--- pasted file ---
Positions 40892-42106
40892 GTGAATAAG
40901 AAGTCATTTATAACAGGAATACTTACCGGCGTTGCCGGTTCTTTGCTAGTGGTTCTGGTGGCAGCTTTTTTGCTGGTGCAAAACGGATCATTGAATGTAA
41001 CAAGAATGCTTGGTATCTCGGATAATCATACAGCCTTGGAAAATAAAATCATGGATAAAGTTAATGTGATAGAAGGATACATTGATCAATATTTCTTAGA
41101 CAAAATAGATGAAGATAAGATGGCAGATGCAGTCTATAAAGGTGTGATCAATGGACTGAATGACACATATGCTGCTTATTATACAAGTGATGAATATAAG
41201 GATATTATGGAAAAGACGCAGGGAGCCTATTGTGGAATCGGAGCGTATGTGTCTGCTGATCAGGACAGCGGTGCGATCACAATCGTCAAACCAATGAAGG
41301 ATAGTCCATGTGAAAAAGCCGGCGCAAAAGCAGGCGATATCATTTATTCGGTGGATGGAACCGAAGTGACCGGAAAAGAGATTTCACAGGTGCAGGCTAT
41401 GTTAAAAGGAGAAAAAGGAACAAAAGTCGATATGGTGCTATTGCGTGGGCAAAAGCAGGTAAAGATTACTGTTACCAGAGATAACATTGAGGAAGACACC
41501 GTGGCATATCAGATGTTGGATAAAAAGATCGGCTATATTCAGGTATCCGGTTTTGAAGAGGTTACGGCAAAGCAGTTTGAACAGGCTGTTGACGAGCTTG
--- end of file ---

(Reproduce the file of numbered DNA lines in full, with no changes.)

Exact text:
Positions 40892-42106
40892 GTGAATAAG
40901 AAGTCATTTATAACAGGAATACTTACCGGCGTTGCCGGTTCTTTGCTAGTGGTTCTGGTGGCAGCTTTTTTGCTGGTGCAAAACGGATCATTGAATGTAA
41001 CAAGAATGCTTGGTATCTCGGATAATCATACAGCCTTGGAAAATAAAATCATGGATAAAGTTAATGTGATAGAAGGATACATTGATCAATATTTCTTAGA
41101 CAAAATAGATGAAGATAAGATGGCAGATGCAGTCTATAAAGGTGTGATCAATGGACTGAATGACACATATGCTGCTTATTATACAAGTGATGAATATAAG
41201 GATATTATGGAAAAGACGCAGGGAGCCTATTGTGGAATCGGAGCGTATGTGTCTGCTGATCAGGACAGCGGTGCGATCACAATCGTCAAACCAATGAAGG
41301 ATAGTCCATGTGAAAAAGCCGGCGCAAAAGCAGGCGATATCATTTATTCGGTGGATGGAACCGAAGTGACCGGAAAAGAGATTTCACAGGTGCAGGCTAT
41401 GTTAAAAGGAGAAAAAGGAACAAAAGTCGATATGGTGCTATTGCGTGGGCAAAAGCAGGTAAAGATTACTGTTACCAGAGATAACATTGAGGAAGACACC
41501 GTGGCATATCAGATGTTGGATAAAAAGATCGGCTATATTCAGGTATCCGGTTTTGAAGAGGTTACGGCAAAGCAGTTTGAACAGGCTGTTGACGAGCTTG